Pope Francis greets Orthodox Metropolitan Emmanuel of France during an audience with a delegation from the Ecumenical Patriarchate of Constantinople at the Vatican June 28, 2021. CNS photo/Vatican Media

Healing Christian divisions can give hope to the world, Pope Francis says

  • June 28, 2021

VATICAN CITY -- Even as the formal Catholic-Orthodox dialogue continues to deal with divisive theological issues, members of both churches should work together more closely on issues where they share a common point of view, Pope Francis said.

"The witness of growing communion between us Christians will also be a sign of hope for many men and women, who will feel encouraged to promote a more universal fraternity and a reconciliation capable of healing past wrongs," the pope said June 28 as he welcomed to the Vatican a delegation from the Ecumenical Patriarchate of Constantinople.

The Orthodox patriarch sends a delegation to the Vatican each year to participate in the celebration of the feast of Sts. Peter and Paul, the Vatican patrons, while the pope sends a delegation to Turkey each November for the feast of St. Andrew, the patriarchate's patron feast.

As Metropolitan Emmanuel of Chalcedon, the Greek Orthodox metropolitan of France, entered the papal library for the audience, Pope Francis kissed his encolpion, his pectoral medallion, which signifies his dignity as a bishop.

Metropolitan Emmanuel led the delegation, which also included Metropolitan Iosif of Buenos Aires, Argentina, and a deacon, Barnabas Grigoriadis.

Pope Francis told the delegation that Christians working together and promoting recognition that all people are brothers and sisters is "the only way to the dawn of a future of peace."

The one example the pope gave as "a fine prophetic sign would be closer cooperation between Orthodox and Catholics in the dialogue with other religious traditions."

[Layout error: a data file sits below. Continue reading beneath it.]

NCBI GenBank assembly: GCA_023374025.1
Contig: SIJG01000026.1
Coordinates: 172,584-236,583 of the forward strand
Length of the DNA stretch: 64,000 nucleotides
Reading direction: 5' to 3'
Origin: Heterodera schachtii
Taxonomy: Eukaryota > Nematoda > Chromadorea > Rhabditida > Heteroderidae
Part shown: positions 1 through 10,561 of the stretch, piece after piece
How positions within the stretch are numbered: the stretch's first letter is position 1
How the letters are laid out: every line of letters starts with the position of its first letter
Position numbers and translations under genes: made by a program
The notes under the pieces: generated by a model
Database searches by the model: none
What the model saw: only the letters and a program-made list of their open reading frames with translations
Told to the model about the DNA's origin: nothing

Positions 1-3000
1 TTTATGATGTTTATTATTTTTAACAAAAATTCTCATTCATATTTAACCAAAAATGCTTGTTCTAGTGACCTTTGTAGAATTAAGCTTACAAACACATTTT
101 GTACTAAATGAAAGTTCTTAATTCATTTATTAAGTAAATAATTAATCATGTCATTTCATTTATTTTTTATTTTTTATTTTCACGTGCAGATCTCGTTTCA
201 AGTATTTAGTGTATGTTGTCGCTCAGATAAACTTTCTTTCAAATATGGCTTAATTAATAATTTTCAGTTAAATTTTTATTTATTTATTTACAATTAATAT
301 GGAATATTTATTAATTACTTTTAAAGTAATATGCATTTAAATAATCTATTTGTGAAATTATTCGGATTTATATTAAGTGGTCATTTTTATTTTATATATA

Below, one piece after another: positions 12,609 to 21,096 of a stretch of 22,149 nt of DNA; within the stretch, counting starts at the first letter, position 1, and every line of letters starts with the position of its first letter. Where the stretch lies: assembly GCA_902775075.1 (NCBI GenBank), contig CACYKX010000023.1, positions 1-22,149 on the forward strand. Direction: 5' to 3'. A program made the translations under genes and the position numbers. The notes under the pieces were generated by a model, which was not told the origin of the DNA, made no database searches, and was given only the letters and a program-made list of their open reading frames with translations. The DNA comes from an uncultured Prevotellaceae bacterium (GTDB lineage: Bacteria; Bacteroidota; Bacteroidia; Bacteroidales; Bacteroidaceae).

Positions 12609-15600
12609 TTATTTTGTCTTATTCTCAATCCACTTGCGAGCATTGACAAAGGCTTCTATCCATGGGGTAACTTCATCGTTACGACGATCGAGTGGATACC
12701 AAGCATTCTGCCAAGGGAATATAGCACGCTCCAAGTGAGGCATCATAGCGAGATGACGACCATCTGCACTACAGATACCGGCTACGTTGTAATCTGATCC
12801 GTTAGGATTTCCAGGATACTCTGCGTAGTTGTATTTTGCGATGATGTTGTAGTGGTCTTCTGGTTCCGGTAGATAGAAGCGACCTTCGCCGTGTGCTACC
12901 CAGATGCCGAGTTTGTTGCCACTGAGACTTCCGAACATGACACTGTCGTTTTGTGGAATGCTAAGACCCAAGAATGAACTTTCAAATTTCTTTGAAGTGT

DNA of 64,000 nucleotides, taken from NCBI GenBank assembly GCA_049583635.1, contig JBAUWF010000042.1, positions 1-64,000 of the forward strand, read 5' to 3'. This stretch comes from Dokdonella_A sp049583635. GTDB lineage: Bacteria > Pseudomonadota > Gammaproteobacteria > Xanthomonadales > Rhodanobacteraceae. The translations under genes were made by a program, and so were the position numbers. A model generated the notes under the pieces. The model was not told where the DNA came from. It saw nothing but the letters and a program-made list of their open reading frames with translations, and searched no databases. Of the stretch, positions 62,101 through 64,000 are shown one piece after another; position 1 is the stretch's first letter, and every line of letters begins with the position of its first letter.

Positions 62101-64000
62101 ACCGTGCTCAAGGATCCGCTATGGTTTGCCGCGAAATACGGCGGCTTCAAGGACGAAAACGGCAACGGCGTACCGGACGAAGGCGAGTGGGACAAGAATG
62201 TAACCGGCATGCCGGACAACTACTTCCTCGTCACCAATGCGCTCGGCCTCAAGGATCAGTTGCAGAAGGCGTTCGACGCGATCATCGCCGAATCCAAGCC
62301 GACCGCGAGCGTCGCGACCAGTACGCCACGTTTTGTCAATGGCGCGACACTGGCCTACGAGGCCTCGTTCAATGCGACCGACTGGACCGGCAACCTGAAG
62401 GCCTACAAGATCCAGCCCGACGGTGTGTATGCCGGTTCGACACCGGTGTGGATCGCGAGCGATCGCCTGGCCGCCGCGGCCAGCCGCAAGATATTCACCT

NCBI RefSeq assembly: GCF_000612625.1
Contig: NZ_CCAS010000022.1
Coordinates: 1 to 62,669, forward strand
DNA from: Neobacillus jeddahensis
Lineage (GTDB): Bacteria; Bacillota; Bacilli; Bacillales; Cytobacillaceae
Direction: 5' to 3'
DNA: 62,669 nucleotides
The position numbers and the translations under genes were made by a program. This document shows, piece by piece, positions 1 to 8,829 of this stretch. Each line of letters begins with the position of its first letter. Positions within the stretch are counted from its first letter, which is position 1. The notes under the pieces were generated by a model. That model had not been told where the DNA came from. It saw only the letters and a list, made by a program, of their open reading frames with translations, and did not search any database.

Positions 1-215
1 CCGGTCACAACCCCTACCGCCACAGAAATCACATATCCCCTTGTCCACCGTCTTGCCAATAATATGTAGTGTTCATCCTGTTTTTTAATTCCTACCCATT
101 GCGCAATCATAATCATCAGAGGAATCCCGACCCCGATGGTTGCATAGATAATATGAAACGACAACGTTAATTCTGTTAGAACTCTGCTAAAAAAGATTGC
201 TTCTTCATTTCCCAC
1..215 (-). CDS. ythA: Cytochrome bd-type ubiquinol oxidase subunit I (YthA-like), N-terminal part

An area where Pope Francis has drawn inspiration from Orthodox leaders is ecology and the care for creation. While the pope did not confirm that Patriarch Bartholomew of Constantinople would participate in a major summit of religious leaders Oct. 4 at the Vatican in preparation for COP26, the U.N. climate summit, he did say he expected him to visit in October.

"I ask you kindly to convey to His Holiness Bartholomew, whom I regard as my true brother, my cordial and respectful greetings. Please tell him that I joyfully await his visit here in Rome next October, an occasion for giving thanks to God for the 30th anniversary of his election," the pope told the delegation.

Turning to the COVID-19 pandemic and its impact, Pope Francis said he hoped people would not "squander" the lessons it has taught.

"It is a lesson in humility, showing us that it is not possible to live healthy lives in an unhealthy world, or to go on as we were, without recognizing what went wrong," the pope said. "Even now, the great desire to return to normality can mask the senseless notion that we can go back to relying on false securities, habits and projects that aim exclusively at pursuing wealth and personal interests, while failing to respond to global injustice, the cry of the poor and the precarious health of our planet."

Christians also must allow themselves to be challenged by the pandemic and, especially, to allow it to force an examination of conscience on how well they have lived the law of love and served others, he said.

In addition, "for us Christians on the path to full communion, taking seriously the current crisis means asking ourselves how we wish to move forward," he said. "Every crisis represents a crossroads: we can withdraw into ourselves, seeking our own security and expediency, or we can be open to others, which entails risks but also God's promised fruits of grace."

"Dear brothers, has not the time come for giving further impetus to our efforts, with the help of the Spirit, to break down ancient prejudices and definitively overcome harmful rivalries?" the pope asked. "Without ignoring the differences that need to be resolved through charitable and truthful dialogue, could we not begin a new phase of relations between our churches, marked by walking more closely together, by desiring to take real steps forward, by becoming more willing to be truly responsible for one another?"

"If we are docile to love, to the Holy Spirit who is the creative love of God and who brings harmony to diversity, he will open the way to a renewed fraternity," the pope said.

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